A Mother’s Day Tribute

Giving birth and nurturing new life are special gift from God. That’s why we pay tribute to all mothers on Mother’s Day. My wife Ruth and I enjoy the PBS television series “Call the Midwives.” It’s based on the story of a religious order of nuns and other midwives working with them to serve a working class community in London in the 1950s. This was the beginning of the National Health Service in Great Britain.

It was a tough world but it was also a genuine community of workers, mothers, shopkeepers, clergy, and healthcare providers who loved and cared for all their children. There’s both joy and heartache in each episode of the series. As a pastor, I appreciate the mostly positive role that the church plays. The story revolves around those tough and resilient midwives, the mothers, and the families they serve. Those of them who are not able to have children of their own become mothers in other ways through their service.

In that respect, we also pay tribute to all of us who take on mothering roles regardless of gender or having biologically given birth to a child—we dare not forget grandmothers. All mothers and those who support them are the unsung heroes in our society. These are the most important responsibilities in our world.

It’s fitting to make the connection between our creator God and the life giving and nurturing role of all mothers. I especially appreciate the poem “Mothering God You gave Me Birth,” by Mennonite poet Jean Janzen based on the writings of the 13th century Christian mystic Julian of Norwich.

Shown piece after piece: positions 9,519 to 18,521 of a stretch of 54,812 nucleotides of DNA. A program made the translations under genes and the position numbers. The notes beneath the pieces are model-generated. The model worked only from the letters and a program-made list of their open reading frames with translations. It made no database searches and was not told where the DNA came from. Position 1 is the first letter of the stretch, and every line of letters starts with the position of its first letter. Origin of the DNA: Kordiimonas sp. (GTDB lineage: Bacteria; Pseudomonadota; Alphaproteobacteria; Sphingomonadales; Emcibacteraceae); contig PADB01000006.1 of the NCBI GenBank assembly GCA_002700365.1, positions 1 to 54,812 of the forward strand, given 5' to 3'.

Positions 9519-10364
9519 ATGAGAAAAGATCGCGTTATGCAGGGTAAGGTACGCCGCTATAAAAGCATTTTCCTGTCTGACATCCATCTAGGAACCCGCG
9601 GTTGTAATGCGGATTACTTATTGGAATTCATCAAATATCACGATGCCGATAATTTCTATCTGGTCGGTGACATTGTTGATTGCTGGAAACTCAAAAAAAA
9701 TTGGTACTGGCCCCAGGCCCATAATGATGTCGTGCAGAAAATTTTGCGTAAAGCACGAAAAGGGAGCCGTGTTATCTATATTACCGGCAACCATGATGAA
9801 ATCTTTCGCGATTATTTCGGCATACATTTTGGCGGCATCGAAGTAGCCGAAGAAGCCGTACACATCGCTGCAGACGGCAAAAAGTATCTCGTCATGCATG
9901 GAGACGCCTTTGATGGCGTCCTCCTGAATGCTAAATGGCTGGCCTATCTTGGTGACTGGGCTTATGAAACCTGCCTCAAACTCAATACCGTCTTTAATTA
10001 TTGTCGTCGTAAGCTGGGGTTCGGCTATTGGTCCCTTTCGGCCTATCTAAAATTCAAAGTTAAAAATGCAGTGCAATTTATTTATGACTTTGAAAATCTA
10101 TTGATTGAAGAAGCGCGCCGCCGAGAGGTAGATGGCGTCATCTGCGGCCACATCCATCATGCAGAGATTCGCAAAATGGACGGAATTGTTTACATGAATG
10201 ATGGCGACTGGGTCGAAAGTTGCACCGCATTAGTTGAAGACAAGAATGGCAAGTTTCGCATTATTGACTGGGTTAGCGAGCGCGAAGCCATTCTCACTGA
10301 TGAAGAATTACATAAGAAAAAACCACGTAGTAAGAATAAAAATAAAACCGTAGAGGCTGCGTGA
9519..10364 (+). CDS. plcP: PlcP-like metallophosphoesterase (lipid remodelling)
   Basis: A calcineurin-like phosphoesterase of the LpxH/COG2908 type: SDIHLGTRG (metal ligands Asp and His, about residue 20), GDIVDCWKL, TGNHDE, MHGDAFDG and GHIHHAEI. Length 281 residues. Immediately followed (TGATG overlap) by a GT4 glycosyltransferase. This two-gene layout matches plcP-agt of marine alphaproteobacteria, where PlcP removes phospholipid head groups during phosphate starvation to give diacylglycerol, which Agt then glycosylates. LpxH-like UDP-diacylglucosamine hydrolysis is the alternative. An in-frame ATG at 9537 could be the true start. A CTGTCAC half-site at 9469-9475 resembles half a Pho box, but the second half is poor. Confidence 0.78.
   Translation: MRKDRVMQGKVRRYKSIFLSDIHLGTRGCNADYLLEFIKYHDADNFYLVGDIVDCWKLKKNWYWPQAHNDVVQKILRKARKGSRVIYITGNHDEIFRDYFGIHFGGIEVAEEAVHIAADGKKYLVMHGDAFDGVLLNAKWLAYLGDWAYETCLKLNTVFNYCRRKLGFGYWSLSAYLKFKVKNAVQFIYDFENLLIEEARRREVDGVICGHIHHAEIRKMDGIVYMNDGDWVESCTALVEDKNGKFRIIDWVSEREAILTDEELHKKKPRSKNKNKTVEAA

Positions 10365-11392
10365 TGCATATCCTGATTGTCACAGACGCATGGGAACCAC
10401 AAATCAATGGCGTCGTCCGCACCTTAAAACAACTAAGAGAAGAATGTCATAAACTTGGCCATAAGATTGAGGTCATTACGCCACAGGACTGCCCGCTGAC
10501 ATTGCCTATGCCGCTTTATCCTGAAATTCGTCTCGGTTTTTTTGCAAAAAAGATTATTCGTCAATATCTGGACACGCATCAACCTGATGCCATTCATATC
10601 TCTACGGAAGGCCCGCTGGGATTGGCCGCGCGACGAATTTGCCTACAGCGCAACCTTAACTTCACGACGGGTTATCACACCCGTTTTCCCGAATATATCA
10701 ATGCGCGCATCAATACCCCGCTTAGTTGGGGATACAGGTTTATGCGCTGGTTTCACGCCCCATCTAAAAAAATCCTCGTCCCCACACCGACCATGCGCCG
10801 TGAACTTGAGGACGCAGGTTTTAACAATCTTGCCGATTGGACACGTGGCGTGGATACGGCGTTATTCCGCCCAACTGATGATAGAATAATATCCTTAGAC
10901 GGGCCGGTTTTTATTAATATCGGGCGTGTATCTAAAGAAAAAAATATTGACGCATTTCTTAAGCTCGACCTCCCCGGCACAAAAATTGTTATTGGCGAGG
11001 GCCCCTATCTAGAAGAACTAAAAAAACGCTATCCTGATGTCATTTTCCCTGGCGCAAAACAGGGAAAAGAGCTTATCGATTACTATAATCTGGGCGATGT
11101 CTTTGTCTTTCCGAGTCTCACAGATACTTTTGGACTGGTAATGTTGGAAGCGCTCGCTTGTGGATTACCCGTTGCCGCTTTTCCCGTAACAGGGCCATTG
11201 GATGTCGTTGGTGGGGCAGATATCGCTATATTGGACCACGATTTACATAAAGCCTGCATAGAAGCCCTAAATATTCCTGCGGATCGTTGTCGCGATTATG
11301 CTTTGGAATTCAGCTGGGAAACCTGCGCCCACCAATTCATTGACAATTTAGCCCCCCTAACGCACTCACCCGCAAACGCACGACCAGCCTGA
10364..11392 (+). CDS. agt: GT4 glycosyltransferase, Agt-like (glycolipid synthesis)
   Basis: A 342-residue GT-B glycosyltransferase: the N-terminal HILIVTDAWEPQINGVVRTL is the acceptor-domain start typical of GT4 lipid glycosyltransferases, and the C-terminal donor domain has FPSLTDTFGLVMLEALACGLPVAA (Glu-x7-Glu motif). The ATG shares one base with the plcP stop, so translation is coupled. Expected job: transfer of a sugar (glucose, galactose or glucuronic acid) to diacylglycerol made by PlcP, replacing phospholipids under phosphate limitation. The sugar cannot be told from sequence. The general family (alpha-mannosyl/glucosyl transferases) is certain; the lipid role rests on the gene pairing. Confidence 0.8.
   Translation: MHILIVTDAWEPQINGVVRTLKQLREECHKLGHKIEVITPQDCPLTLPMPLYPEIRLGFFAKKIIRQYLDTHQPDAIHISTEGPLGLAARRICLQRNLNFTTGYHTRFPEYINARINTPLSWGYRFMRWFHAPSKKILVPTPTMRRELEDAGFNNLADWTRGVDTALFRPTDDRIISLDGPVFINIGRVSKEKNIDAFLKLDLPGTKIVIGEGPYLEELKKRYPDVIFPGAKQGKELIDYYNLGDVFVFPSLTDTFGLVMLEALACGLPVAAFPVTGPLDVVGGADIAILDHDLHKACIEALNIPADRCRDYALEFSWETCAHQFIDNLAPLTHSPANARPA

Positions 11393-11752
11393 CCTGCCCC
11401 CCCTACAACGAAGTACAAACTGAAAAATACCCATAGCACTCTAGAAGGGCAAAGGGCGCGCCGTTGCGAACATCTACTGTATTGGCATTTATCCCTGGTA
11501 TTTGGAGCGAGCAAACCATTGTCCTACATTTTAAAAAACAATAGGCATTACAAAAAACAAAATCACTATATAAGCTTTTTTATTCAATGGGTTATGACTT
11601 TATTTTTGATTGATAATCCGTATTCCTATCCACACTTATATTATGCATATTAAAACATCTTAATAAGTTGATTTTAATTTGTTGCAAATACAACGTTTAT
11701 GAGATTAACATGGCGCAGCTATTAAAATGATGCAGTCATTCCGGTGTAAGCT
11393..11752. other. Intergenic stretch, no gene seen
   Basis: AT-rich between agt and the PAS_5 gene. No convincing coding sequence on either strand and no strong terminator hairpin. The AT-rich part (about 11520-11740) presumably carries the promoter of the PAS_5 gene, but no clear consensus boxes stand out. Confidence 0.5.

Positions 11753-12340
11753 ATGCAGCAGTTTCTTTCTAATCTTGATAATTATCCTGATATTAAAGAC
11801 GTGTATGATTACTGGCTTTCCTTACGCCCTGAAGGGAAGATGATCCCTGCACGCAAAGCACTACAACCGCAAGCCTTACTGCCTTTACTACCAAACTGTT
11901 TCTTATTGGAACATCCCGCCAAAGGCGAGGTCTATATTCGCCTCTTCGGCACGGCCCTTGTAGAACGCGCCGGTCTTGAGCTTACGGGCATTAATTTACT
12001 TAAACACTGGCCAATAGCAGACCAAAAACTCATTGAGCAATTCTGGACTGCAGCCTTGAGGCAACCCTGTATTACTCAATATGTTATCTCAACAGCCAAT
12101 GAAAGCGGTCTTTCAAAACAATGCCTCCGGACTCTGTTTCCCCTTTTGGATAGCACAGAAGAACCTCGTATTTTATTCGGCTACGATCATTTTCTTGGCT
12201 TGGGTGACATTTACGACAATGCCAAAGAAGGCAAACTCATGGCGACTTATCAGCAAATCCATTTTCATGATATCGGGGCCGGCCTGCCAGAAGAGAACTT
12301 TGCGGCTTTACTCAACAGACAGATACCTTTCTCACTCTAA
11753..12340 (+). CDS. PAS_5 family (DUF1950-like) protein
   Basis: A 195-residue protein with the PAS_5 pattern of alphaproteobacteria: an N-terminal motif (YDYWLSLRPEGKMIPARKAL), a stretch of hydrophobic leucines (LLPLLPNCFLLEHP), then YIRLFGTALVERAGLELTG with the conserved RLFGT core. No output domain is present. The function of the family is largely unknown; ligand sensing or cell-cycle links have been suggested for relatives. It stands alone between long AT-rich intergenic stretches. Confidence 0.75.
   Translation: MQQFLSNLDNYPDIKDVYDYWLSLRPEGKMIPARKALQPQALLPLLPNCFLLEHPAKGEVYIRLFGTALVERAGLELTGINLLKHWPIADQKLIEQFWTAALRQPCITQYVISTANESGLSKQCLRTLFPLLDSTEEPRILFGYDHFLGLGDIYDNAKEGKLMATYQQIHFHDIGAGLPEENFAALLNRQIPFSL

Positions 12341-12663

Mothering God, you gave me birth
in the bright morning of this world.
Creator, Source of every breath,
you are my rain, my wind, my sun;
you are my rain, my wind, my sun.

This year Ascension Day and Mother’s Day fall within several days of each other; let’s see if we can make a connection between Mother’s Day and Ascension Day. Christ’s ascension takes place 40 days after Easter. In the Bible, the number 40 is mythically alive. Rain fell for 40 days on Noah’s ark; the Children of Israel wandered in the desert for 40 years; a woman is secluded for 40 days after giving birth; and Jesus fasted in the wilderness for 40 days before launching his ministry. All are pregnant times with a religious future.

Psalm 47 is a customary scripture readings for Ascension Day, It celebrates God as king over all the earth. The vision of God’s kingship is multidimensional, involving memory of the past, experience of the present, and hope for the future. It reaches back to the story of creation where God creates a living ecosystem out of barren chaos. It also reveals what God is doing behind and beyond the confusion of much that is happening in the world. As a people of faith, we absorb headline daily news with this realization.

God reigns over the nations and this means that, as a people of God, our identity transcends our ethnic and national identities. As Christians, our story transcends the American story. New York Times columnist David Brooks recently wrote about how broken our national story is and how this is shaping our presidential primary in ugly ways:

Up until now, America’s story has been some version of the rags-to-riches story, the lone individual who rises from the bottom through pluck and work. But that isn’t working for people anymore, especially if people think the system is rigged. I don’t know what the new national story will be, but maybe it will be less individualistic and more redemptive. Maybe it will be a story about communities that heal those who suffer from addiction, broken homes, trauma, prison and loss, a story of those who triumph over isolation, social instability and dislocation so common today (New York Times, April 29, 2016)

As followers of Jesus, we have a contribution to make to the new national story that David Brooks envisions. Rather than a story of pluck and self-sufficiency, our story is about giving love, nurture, care, dignity, and justice—especially for those who are most vulnerable. We respond as the people of our mothering God.